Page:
1. 1. TOJET: The Turkish Online Journal of Educational Technology – January 2012, volume 11 Issue 1 EFFECTIVENESS OF INSTRUCTIONAL DESIGN MODEL (ISMAN - 2011) IN DEVELOPING THE PLANNING TEACHING SKILLS OF TEACHERS COLLEGE STUDENTS AT KING SAUD UNIVERSITY Isman, Aytekin Professor of Computer and Educational Technology Faculty of Education, Sakarya University Isman@sakarya.edu.tr Abanmy, Fahad AbdulAziz Assistant Professor of Islamic Education, Curricula and instruction Department Teachers College, King Saud University dr.fabanmy@ksu.edu.sa Hussein, Hisham Barakat Assistant Professor of Mathematics Education, Curricula and Instructional Department Teachers College, King Saud University, Riyadh, Saudi Arabia Email: hbisher@hotmail.com , Website: http://hishamh.net Al Saadany, Mohammed Abdurrahman Assistant Professor of Educational Technology, Educational Technology Department College of Specific Education, Port Said University, Port Said, Egypt Teachers College, King Saud University, Riyadh, Saudi Arabia Email: dr.malsaadany@gmail.comABSTRACTThe new instructional design model (Isman - 2011) aims at planing, developing, implementing, evaluating, andorganizing full learning activities effectively to ensure competent performance by students. The theoreticalfoundation of this model comes from behaviorism, cognitivism and constructivism views. And it’s based onactive learning. During teaching and learning activities, learner is active and uses cognitive learning to constructnew knowledge. To construct new knowledge, educational technology materials are used. These materials areconnected with goals and objectives. This study examines the effectiveness of the instructional design model(Isman - 2011) in developing the students teaching skills (Planning Teaching Domain) by redesign “Generalteaching methods course – curr 233-“, which taught to the sixth level students at teachers college, King SaudUniversity. The sample of the study consisted of 80 students that enrolled in the second semester 2010/2011,they were divided into two groups of 40 students each, (an experimental group and a control group). The resultcomes by administered pre- post teaching skills test to find out the model has strong effectiveness in achievingthe research aims especially in developing the student teaching skills.Keywords: instructional design, teaching skills, Isman 2011 instructional design model.INTRODUCTIONInstructional System looks large and consecutive development to keep up with changes resulting from theprogress of science, technology and the subsequent rapid growth and constant in the era of knowledge. It wasnatural to strive instructional systems to adapt to these developments and understand concepts commensuratewith the needs of the individual society. Focusing on continuity of learning motivation and work on activatingthe role of the teachers to be more positive roles, therefore the ability to participate in the production the abilityto provide information by modern methods that are compatible with the characteristic of students and twenty-first century instead of the traditional methods.Given global economic conditions that are increasingly forcing organizations’ to downsize while simultaneouslyrequiring an increase in productivity from their remaining, reduced workforce, instructional designers areincreasingly called upon to produce higher quality instructional programs using ever more efficientmethodologies. This new economy can be summarized in two words: change and speed (Gordon & Zemke,2000, p44).Instructional design research has historically focused on increasing learner efficiencies through the examinationof areas such as cognitive load theory, the study of what instructional designers actually do to increaseefficiency during the design of instruction. Therefore, Instructional events refer to actions of both teacher andlearners during the teaching session. Selecting appropriate events and planning them in the right format and theright sequence is crucial in a successful lesson design. A lesson design is a plan showing the type of Copyright © The Turkish Online Journal of Educational Technology 71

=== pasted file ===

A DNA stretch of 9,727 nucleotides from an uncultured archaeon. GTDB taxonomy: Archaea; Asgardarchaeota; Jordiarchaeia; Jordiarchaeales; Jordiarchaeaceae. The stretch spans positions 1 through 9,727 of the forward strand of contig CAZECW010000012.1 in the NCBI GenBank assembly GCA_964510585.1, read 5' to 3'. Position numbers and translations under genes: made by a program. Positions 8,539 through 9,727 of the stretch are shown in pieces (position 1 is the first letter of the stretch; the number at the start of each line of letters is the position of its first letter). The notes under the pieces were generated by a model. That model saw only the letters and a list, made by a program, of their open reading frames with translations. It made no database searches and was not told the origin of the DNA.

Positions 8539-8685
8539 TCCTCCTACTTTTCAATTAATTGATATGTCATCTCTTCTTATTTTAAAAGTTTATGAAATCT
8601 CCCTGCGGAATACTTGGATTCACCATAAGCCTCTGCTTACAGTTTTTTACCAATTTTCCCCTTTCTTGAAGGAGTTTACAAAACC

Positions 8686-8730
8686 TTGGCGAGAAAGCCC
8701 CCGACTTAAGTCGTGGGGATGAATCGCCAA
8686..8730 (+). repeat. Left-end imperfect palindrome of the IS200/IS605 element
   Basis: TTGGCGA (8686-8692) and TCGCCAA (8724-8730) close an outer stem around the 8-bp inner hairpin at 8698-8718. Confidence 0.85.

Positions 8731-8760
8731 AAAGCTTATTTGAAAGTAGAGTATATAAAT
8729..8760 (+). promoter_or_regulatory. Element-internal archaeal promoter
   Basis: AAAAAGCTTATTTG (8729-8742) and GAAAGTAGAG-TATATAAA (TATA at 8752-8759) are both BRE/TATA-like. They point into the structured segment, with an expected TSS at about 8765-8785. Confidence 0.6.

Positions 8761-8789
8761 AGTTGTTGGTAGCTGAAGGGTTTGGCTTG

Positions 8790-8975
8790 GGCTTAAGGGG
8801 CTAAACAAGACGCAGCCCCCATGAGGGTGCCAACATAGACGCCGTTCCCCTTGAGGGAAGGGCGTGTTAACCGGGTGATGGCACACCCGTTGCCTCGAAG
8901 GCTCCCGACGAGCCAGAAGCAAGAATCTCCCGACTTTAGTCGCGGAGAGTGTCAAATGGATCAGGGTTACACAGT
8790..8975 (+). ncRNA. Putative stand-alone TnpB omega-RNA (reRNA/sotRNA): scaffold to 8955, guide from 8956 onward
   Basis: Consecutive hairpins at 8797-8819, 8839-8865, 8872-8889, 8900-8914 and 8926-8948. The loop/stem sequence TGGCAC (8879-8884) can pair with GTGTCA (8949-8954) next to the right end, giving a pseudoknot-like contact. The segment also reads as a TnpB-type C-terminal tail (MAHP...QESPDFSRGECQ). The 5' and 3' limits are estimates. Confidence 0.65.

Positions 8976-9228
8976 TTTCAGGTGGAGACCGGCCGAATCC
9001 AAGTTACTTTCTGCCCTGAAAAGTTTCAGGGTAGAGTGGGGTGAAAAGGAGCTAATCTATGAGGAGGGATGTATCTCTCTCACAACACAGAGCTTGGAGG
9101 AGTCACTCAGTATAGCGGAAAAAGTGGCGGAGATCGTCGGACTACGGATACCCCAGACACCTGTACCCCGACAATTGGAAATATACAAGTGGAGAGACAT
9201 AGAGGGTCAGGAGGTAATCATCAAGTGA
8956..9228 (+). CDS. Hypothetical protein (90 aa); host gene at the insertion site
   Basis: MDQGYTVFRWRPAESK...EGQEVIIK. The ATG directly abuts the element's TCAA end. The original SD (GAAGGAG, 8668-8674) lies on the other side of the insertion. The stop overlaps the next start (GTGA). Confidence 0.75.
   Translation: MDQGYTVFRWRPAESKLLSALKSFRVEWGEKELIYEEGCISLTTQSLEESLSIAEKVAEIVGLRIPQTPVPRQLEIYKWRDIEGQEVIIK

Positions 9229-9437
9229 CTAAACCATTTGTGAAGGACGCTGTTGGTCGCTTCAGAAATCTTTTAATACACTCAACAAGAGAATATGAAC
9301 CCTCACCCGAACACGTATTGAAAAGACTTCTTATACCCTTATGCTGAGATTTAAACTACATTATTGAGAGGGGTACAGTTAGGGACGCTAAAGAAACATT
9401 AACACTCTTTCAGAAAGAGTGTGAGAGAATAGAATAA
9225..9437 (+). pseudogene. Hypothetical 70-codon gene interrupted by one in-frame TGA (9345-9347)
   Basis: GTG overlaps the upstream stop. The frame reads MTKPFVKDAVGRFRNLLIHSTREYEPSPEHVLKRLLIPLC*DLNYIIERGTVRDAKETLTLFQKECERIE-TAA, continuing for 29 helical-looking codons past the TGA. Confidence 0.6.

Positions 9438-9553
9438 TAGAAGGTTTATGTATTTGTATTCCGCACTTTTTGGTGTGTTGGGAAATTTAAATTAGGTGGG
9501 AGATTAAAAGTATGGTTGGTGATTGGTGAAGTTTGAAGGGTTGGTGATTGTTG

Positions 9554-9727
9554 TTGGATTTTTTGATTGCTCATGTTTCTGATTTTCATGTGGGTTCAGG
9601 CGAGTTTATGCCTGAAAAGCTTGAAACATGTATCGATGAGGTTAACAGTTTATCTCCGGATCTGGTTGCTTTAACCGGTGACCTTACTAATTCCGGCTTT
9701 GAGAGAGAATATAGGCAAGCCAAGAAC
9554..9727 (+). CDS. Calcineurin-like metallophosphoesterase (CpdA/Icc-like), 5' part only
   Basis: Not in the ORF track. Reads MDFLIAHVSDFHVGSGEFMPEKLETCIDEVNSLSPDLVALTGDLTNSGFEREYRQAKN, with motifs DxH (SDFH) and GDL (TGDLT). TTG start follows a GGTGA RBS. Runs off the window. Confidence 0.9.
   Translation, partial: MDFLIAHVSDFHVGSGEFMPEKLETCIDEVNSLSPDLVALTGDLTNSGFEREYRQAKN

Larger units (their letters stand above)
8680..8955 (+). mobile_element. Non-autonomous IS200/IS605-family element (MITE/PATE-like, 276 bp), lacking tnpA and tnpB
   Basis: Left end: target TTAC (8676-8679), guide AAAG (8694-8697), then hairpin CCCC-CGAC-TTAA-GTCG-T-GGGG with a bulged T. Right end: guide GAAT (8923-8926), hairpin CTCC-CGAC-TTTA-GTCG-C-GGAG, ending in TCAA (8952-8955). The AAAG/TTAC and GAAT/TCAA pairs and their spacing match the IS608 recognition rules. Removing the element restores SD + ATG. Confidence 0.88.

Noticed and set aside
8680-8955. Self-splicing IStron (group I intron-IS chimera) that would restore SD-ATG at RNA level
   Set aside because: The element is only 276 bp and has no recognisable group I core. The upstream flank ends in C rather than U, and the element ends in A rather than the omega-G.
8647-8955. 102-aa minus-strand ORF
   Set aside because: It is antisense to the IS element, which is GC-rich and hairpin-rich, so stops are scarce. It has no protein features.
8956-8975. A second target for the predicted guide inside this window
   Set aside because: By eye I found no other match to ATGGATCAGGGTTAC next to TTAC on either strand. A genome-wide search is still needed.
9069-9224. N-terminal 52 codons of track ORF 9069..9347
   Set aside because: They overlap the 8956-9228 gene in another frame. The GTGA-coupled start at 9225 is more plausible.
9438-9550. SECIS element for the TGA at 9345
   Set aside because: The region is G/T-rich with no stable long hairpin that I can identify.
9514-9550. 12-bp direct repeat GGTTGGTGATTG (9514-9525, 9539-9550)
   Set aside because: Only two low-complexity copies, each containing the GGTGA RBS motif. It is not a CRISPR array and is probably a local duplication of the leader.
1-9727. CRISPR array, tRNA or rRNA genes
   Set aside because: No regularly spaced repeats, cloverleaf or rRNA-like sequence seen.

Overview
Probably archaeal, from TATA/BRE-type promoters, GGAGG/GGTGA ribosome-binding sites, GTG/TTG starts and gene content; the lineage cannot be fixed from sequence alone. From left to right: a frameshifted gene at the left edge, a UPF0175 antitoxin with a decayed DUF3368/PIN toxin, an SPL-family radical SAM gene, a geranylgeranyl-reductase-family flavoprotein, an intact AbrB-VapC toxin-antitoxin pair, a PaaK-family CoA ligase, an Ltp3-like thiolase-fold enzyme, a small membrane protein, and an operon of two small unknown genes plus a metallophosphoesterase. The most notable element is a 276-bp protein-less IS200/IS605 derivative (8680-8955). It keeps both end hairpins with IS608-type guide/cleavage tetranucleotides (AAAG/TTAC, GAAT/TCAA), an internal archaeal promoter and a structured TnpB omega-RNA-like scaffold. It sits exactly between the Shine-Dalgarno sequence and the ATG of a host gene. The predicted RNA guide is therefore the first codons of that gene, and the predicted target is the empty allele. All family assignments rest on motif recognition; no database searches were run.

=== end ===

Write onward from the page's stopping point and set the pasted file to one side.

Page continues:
2. 2. TOJET: The Turkish Online Journal of Educational Technology – January 2012, volume 11 Issue 1instructional events, their order and the kind of activity taking place in each event. In designing a lesson plan,there are two important factors: the objectives and the learners.Dick & Carey (2001) ; Ross &Kemp (2004) ; Smith & Ragan (1993) and Posner& Rudnitsky (2001) stated thatthe term instruction design can be defined as the systematic method for analyzing , designing , developing ,evaluating and managing the instructional process efficiently on the knowledge and experience of learning andinstructional theories .Developing teaching skills is the umbrella of any activities doing in any teachers college around the world.Many educators use several approaches, method, frameworks and models to achieve this target. The Model is aschematic description of a system, theory, or phenomenon that accounts for its known or inferred properties andmay be used for further study of its characteristics. The model can present complex information in a simplerway. And the model may be procedural (describing hoe something works) or conceptual (describingcomponents and the relationship between these components). In this paper we take (Isman - 2011) instructionaldesign model as Example for these efforts to enhancing and developing teaching and learning.Arthur Markman (1999) stated that. Mental models are one way that humans represent knowledge (Markman,1999, p44 Instructional Design is defined as "a conceptual model for developing instruction and typicallyincludes analysis, design, development, implementation, and evaluation. (i.e., ADDIE model). The others say itis a central intellectual process that guides the design and development of successful learning environments(Nelson, Magliaro & Sherman, 1987, p87).So we should know answer the following questions: What are ID models? What is the difference between ID& ICD Model? The terms Instructional Design (ID) and instructional Systems Design (ISD) could be usedinterchangeably. The same holds for Instructional Development and Instructional Systems Development;therefore, both can be used interchangeably. Kent Gustafson points out this mixed use of terminology in manyplaces within each version of his Survey of Instructional Development Models (Dick & Carey,2001); forexample, while Dick and Carey refer to their model as Instructional Design, (Gustafson & Branch,1997)Gustafson believes it should be categorized as an Instructional Development model.Instructional System Design indicates the overall plan and it is concerned with the processes for any instructionregardless of the field. It works as a guide indicating how to implement as instruction. Basically and simply theroutine of the instructional design includes and follows the stage of analysis, design, development,implementation and evaluation and shortly this model is called ADDIE. These are the common characteristicsfound in almost all instructional design models. (Baturay, 2008, 472)Conceptual models have been created for teachers, professional developers, and others partners of Learning andTraining Field, some models are advertised as applicable to a range of contexts, students, and content (e.g., Dick& Carey Model, Kemp Model, 3PD, 4C/ID-Model, Merrill’s 5-Star Model and others Instructional DesignModels).Most of instructional design models agree in this points with different arrangements (basic description of theADDIE component): Analysis: the initial information gathering activities which assess the what, who, how andwhy of the instructional activity. Design: designing the objectives and desired outcomes of the instructionalactivity and the overall plan such as timelines, strategies, lesson plans, etc. Development: the actual making ofthe instructional materials including instructor guides. Implementation: putting the plan and the instructionalmaterials into action such as completing offering a computer –based instructional module. Evaluation:checking for the effectiveness of the instructional program both immediately and in the long run.Isman (2011) presented new instructional design model in his paper entitled “instructional design in education:new model”. The major goal of this model is to point up how to plan, develop, implement, evaluate, andorganize full learning activities effectively so that it will ensure competent performance by students.In addition, the main goal of this model is to organize long term and full learning activities. The newinstructional design model is based on the theoretical foundation of behaviorism, cognitivism andconstructivism. During teaching and learning activities, learner is active and uses cognitive, constructivist orbehaviorist learning to conduct new knowledge. To construct new knowledge, educational technology materialsare used. These materials are related with goals and objectives. Isman model is based on instructional systemtheory. It is occurred within the five stages. These are input, process, output, feedback and learning (Isman,2011. p 142). Copyright © The Turkish Online Journal of Educational Technology 72